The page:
Mercedes-benz 190e spark plugs, wires, cap and rotors replacement w201 1987-1993 pelican parts diy maintenance article electricity worksheets grade 9

One basic tune-up procedure for just about any car on the road is the replacement of your spark plugs and spark plug wires. I recommend examining and/or replacing your spark plugs every 30,000 miles, or about once every other year. In reality, you can probably go longer than that, (most manufacturers recommend an interval of 100,000 miles) but, you never really quite know how long the plugs are going to last. A lot of factors can contribute to the plugs wearing out faster than you might expect especially as the car ages. Another part you should check is the distributor cap and rotor. In this article, we will show you how to replace your rotor, distributor cap, seal, wires and plugs.

Begin by prepping the car. The only thing that you really need to do is to make sure that the car is cold. If you try to remove or install spark plugs in a hot car, then you may encounter problems with the spark plugs gumming up or damaging the relatively delicate threads in the aluminum cylinder head. Make sure that the car is cold, or at the bare minimum, only slightly warm to the touch.

If you are only changing the plugs and rotor, it is a good idea to label the wires so you will know which goes on which. Begin by removing the plastic cover that holds the wires along with a vacuum line along the top of the valve cover. It simply pops out using a screwdriver. If your car is older, there is a good chance the plastic is brittle and may crack. The cover on our project car had been taped together in several places.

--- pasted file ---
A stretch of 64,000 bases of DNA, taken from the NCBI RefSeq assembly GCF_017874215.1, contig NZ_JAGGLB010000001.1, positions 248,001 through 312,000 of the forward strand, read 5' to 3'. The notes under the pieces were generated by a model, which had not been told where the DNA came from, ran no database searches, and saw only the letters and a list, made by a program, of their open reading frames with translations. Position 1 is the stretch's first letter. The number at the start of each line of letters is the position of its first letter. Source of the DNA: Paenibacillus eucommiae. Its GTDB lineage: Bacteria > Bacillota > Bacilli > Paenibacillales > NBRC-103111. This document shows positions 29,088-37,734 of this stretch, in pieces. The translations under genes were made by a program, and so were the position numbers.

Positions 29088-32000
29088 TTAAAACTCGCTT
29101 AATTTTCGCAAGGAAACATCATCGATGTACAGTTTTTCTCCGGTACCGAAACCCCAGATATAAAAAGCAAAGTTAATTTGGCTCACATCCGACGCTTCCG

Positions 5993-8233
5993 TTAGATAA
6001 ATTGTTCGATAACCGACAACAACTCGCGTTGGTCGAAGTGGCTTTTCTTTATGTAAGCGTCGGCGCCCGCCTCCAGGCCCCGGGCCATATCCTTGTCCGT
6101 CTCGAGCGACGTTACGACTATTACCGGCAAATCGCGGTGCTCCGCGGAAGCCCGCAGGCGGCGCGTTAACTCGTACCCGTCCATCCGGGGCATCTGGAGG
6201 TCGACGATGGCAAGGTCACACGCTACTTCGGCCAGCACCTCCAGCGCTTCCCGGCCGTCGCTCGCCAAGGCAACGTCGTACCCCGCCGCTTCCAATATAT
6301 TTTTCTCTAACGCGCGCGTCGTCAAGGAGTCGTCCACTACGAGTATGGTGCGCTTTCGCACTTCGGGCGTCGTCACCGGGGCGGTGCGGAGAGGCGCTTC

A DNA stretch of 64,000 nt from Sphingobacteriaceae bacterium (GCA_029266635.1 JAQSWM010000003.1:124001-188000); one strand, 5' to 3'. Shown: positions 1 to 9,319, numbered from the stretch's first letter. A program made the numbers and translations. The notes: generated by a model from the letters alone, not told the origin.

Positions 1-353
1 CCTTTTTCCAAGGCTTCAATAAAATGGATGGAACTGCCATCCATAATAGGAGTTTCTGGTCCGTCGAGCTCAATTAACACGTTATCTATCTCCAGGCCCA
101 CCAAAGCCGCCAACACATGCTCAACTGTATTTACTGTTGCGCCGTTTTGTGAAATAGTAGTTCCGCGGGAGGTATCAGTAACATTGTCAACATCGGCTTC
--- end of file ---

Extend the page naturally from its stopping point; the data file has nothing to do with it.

Once the wires are free from the cover remove them from the plugs. Grab the wires by the boot and turn them slightly and pull straight out. Do not attempt to pull them out by the wires as there is a pretty good chance you will just rip the wire from the boot.

Remove the three Torx screws holding the rotor to the cam shaft and replace with a new rotor. There is a guide key that the rotor fits into that lines it up, do not try and force the rotor on any other way than sliding it into the guide key. The rotor comes with new Torx screws. Replace the dust seal on the dust cap while you are there.

Push the new cover over the new distributor before you install it on to the engine. The new distributor does not come with new Allen bolts so make sure you remove the bolts from the old one before you throw it out. Place the new distributor and cover on the head and tighten.

Remove the old plugs and check for any signs of an unhealthy engine. Burnt, wet or oily plugs are all signs of engine trouble and should not be ignored. Typically, you want to see a slightly tan, burnt appearance. This will indicate that your engine is running normally. A really good idea when working around your plugs is to tape your socket and extension together. There is a small rubber grommet inside the spark plug socket that helps hold the plug in place while in a vertical position, this grommet also has a tendency to separate the socket from the extension when you don’t want it to and will leave you fishing out your socket with needle nose pliers. Slide the extension all the way down until you feel the socket firmly grip the spark plug. The spark plugs should be tight in the cylinder head, but not overly difficult to remove with a little force. Install your new plugs and torque according to your engine specs.